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Like many other industries, the gaming industry has had to up their marketing game several notches to reel in gamers (and even non-gamers) to purchase or download their products.

Supercell, the mobile game developer behind masterpieces like Clash of Clans and Clash Royale, decided to release a brand new animated short named Lost & Crowned.

This mini-film featured themes of integrity, brotherhood and responsibility packaged in wholesome humour and the spirit of adventure.

We’re sold.

On the other hand, Riot Games took a more fun and aesthetically-driven marketing approach for their first-person shooter game, VALORANT, to promote the playful-yet-murderous aesthetic of the weapon skin line, “Glitchpop!”.

Feast your eyes on this vibrant pop of colours and whimsical motion graphics.

We’re no strangers when it comes to using bold colours and sleek motion graphics – take a peek at our recent work for the Lenovo Legion 7 (which also happens to be a gaming laptop!).

The Evolution of Video Game Marketing

According to VentureBeat, a platform for transformative tech news and events, more than 200 million people spend over 246 billion minutes watching gaming clips on YouTube every month.

With those numbers, it’s easy to see how building a presence on YouTube to promote your brand is a no-brainer.

In fact, Rockstar Games, one of the colossus gaming companies behind popular games like Grand Theft Auto, Max Payne and Red Dead Redemption, often releases sneak peeks of their game not only on YouTube, but across social media platforms like Twitter too.

Rockstar Games posted a teaser image of Red Dead Redemption 2 on Oct 16, 2016, which generated lots of buzz – just a single tweet sparked a whole chain of conversations.

Eventually, content-hungry gamers wanted to see more of where that came from. They wanted to know more about the graphics, the storyline and the characters.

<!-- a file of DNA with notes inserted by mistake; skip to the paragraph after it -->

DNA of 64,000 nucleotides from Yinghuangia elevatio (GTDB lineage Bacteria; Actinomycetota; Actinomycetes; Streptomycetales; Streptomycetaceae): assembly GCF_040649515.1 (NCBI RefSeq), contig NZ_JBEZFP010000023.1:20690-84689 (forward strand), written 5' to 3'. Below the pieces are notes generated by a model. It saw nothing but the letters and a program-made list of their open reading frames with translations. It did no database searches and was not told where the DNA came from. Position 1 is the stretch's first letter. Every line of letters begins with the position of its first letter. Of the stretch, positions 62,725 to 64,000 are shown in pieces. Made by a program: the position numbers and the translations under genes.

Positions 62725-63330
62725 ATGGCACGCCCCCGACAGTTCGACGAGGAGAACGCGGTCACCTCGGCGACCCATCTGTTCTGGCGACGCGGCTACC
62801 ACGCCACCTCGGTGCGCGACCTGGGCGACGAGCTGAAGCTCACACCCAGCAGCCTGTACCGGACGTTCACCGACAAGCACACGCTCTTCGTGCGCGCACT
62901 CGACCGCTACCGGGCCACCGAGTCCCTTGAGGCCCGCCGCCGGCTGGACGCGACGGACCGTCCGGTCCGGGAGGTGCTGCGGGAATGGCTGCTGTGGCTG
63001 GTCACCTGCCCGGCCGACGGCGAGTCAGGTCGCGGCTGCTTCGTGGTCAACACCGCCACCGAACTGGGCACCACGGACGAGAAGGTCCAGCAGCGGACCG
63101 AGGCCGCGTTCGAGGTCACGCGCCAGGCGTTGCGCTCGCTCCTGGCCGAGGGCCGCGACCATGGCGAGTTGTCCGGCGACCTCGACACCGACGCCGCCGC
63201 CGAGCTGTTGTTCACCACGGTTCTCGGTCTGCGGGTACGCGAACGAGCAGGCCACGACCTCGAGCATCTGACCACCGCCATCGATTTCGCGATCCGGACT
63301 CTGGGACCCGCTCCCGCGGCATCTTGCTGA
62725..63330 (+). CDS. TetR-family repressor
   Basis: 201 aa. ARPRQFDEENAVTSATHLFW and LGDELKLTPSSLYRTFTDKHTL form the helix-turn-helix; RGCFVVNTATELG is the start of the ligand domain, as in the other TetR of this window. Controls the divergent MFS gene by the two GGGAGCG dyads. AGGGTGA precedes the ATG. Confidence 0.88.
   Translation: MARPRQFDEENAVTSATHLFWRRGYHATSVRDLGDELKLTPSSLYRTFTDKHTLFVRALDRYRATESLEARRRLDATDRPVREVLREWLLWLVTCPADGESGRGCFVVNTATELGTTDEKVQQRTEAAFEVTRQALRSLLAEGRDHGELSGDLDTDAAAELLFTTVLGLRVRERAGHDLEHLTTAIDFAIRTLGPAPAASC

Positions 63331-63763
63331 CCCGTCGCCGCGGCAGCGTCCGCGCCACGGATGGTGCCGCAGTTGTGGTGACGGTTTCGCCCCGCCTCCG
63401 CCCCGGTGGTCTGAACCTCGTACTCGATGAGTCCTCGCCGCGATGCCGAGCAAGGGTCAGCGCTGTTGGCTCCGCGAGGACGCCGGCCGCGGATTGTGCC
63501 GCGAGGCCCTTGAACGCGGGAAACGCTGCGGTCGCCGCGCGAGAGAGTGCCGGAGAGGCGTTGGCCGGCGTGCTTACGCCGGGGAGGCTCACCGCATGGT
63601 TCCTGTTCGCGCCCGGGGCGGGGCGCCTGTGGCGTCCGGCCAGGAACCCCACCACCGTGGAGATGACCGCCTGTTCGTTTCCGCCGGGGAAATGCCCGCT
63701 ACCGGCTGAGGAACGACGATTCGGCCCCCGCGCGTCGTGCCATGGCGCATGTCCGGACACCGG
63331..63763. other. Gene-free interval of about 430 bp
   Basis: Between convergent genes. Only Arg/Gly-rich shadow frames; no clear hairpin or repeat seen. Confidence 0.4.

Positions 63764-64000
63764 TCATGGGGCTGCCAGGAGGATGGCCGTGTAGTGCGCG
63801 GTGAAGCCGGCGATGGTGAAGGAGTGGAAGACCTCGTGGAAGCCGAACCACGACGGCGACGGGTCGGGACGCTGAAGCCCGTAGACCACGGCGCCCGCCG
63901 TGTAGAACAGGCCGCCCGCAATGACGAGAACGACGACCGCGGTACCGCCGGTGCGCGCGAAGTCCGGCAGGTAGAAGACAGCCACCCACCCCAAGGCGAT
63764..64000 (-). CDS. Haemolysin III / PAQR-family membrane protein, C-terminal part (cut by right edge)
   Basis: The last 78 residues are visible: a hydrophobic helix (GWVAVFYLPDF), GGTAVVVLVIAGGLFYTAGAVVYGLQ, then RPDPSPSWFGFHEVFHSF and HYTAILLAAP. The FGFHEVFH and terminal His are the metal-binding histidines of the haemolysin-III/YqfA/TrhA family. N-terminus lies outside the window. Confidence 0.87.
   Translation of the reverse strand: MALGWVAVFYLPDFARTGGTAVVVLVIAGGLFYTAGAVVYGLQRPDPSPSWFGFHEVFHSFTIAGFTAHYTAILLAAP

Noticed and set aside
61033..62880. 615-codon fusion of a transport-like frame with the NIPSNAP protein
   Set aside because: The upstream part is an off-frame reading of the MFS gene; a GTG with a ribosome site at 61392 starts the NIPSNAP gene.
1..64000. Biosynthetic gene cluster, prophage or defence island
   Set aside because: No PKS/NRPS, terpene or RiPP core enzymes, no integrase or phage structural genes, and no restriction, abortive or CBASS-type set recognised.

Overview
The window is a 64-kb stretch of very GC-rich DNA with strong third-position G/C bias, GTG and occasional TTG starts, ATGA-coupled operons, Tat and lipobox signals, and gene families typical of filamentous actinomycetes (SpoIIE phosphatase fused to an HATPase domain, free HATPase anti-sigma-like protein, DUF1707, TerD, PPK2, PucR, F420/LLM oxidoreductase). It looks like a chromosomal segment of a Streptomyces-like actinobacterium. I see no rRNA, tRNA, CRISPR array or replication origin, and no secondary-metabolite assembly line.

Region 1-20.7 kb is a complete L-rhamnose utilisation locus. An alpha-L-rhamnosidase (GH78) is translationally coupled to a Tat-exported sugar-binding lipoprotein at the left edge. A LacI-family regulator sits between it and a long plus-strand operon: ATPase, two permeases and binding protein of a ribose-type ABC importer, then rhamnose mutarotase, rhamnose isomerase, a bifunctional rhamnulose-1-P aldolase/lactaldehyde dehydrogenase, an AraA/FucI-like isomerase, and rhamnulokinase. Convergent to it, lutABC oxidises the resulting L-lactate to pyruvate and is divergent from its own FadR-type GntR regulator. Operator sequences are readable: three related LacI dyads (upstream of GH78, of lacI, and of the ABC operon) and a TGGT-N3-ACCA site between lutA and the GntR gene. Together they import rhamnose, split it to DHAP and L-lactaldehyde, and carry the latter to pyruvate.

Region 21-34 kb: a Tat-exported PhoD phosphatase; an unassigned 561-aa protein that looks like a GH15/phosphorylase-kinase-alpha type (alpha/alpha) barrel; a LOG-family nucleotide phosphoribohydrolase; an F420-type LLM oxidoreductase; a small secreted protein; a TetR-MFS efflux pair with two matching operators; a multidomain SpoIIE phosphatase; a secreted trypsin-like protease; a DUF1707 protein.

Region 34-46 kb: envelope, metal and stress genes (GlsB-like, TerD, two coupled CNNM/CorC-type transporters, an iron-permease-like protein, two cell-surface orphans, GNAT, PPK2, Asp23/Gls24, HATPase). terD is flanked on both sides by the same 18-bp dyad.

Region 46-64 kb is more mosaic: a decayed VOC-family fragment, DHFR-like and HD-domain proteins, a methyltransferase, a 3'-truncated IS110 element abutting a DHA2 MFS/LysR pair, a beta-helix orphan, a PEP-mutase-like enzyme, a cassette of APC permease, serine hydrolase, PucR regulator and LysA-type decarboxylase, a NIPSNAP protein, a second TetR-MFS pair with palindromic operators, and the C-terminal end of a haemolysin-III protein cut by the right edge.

In response to that, Rockstar Games took advantage of this situation by dishing out this trailer on YouTube to tease the eager gamers:

Unsurprisingly, Rockstar Games wasn’t the only one making moves on the YouTube scene. Small gaming developers have also used this wildly popular video streaming platform as their go-to marketing channel.

Initially, Russian game developer Dynamic Pixels turned to the crowdfunding website, Kickstarter on Oct 16, 2015, to raise funds to create their ultra-stealth horror video game, Hello Neighbour.

Unfortunately, the result of the campaign was disappointing to say the least as they only managed to raise a total of $17,353 to date although they aimed to reach a goal of $100,000 5 years ago. Bummer.

That’s when YouTube came into the picture. Dynamic Pixels teamed up with American video game publisher tinyBuild and sent a demo version to thousands of famous creators on Twitch and YouTube, inviting them to upload videos of their gameplay. Viewers who took an interest in the game could download the demo for free too.

In a just month, Hello Neighbour had successfully reached their goal through pre-orders and even managed to triple that number. Moreover, some of their YouTube videos have earned tens of millions of views.

If you haven’t played this game yet – here’s the trailer.

Influencer marketing